I can't remember when it was that I first started listening to the Electric Light Orchestra but the first time I did, I went, " Eh? Now that is a sound I like!" Like every teenager, I started off by listening typical pop and rock music on the radio but by the time I reached my twenties, my music preference had gone off on a slight tangent. Middle-of-the-road pop and rock may be fine but there were other musical adventures to explore too.
Jazz rock, psychedelic rock, heavy metal rock, folk rock, orchestral rock...I've listened to them all. Now here comes classical rock. To my mind, one of the greatest proponents of this genre of rock music was the Electric Light Orchestra. ELO supposedly took off where The Beatles had left off. Rock wrapped up with cellos, violins, horns and woodwinds to give the sound a classical feel. A good concept which the ELO pulled off very well.
ELO was Roy Wood's idea but ironically, he left the group after their first album. Jeff Lynne then took up the reins of the group and there was no turning back for their type of music. Between 1971 and 1987, Electric Light Orchestra came up with 12 albums. Fifteen years later, a final album was released.
I spent the weekend listening to a few ELO albums, starting with Face The Music (1975) and finishing with a compilation album, The Light Shines On Vol 2.
Look closely and you'll see an electrocution chair on the cover. This is a reference to the album's title, Face The Music. When you are in the chair, you are really going to face the music. Indeed! The first song on the album, although essentially an instrumental, contained a distorted voice message at the start. It's documented that when the song is played backwards, drummer Bev Bevan is heard saying: "The music is reversible, but time is not. Turn back. Turn back. Turn back. Turn back."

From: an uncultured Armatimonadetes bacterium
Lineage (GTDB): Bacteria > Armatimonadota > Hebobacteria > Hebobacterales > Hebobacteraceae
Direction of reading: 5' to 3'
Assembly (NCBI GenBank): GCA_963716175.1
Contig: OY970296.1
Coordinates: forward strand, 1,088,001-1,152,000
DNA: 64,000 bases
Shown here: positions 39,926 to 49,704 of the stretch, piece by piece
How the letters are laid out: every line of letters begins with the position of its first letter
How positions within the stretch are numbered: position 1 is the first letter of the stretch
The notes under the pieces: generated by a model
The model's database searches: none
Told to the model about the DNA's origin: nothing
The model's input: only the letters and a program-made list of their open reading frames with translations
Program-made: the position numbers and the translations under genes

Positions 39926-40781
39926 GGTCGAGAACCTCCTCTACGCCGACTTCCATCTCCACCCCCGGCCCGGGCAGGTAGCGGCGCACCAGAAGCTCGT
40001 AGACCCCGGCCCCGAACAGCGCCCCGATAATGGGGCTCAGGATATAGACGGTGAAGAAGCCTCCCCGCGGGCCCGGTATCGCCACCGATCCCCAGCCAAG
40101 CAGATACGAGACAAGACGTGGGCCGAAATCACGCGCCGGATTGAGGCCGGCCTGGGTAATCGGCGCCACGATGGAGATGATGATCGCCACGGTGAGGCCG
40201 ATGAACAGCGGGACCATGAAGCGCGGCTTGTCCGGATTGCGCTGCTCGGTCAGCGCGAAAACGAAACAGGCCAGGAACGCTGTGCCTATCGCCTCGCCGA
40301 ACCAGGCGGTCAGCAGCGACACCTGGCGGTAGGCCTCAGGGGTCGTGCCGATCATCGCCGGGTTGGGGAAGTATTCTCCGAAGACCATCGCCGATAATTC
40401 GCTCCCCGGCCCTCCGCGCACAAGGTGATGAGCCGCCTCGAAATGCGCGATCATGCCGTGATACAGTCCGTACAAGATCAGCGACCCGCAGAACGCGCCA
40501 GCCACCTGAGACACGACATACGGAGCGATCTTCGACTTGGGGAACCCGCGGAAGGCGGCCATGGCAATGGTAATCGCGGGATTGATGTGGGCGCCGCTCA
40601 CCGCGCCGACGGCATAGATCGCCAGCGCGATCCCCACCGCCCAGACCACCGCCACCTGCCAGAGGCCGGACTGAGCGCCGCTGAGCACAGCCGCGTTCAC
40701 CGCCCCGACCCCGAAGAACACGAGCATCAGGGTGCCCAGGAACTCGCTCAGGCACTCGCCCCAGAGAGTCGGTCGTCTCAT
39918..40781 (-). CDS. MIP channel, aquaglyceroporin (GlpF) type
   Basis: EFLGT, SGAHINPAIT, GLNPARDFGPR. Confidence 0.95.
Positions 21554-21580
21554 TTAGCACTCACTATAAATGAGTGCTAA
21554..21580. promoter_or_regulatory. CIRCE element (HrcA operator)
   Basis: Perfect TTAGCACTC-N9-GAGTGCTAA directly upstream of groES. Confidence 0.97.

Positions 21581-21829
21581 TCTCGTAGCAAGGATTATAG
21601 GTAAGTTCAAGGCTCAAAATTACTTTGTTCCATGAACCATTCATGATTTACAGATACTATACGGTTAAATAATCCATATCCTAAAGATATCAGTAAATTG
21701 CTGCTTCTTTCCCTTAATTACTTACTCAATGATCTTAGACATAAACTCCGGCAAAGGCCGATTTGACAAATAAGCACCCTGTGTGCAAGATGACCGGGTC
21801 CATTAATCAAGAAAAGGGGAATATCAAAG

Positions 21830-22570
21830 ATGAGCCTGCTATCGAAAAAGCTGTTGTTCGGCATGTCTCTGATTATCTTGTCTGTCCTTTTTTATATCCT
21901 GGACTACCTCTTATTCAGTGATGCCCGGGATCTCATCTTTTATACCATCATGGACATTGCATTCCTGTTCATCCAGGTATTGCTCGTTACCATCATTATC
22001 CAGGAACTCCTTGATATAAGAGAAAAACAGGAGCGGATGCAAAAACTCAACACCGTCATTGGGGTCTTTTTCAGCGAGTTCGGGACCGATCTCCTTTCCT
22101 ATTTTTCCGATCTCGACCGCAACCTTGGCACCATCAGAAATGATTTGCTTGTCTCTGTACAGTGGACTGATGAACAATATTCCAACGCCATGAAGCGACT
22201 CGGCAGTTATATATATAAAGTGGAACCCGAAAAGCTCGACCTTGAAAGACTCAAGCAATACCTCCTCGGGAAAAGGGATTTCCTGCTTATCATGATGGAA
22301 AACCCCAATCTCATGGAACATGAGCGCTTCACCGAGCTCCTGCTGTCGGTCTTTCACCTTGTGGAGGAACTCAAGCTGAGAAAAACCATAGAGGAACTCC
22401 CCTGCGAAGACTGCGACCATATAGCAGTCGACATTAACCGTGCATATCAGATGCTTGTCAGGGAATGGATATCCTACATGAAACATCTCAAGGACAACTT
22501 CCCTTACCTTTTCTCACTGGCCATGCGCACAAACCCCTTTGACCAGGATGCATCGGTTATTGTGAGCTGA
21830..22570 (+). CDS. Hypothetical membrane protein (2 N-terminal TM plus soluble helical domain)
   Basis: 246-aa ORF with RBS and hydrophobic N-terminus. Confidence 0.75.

Side One: Fire on High, Waterfall, Evil Woman, Nightrider
Side Two: Poker, Strange Magic, Down Home Town, One Summer Dream
A New World Record. Until today, I don't know whether the emphasis should be on "New World" or on "World Record". Is it a "new world" record or is it a new "world record"? Anyhow, the cover art features the now famous ELO logo which looks like a jukebox speaker. It's used here for the first time on an ELO album.
Side One: Tightrope, Telephone Line, Rockaria!, Mission (A World Record)
Side Two: So Fine, Livin' Thing, Above the Clouds, Do Ya, Shangri-La
Discovery was much influenced by disco music and this was clear from many of the songs on this album. Not all, but some of them. There's a real orchestra backing the ELO this time and their traditional trio of string players were all now missing which was a big pity as far as I was concerned because to me, they were an inseparable part of the group that gave the songs their signature classical feel.
Side One: Shine A Little Love, Confusion, Need Her Love, The Diary of Horace Wimp
Side Two: Last Train To London, Midnight Blue, On the Run, Wishing, Don't Bring Me Down
And finally, this is The Light Shines On Volume 2, a compilation album that contained music from their first two albums. I bought it because of the original full-length versions of 10538 Overture and that classic Chuck Berry hit, Roll Over Beethoven (UK version).
Side One: 10538 Overture, First Movement (Jumping Biz), In Old England Town (Boogie #2), Manhattan Rumble, From The Sun To The World (Boogie #1)
Side Two: Kuiama, Nellie Takes Her Bow, Queen Of The Hours, Roll Over Beethoven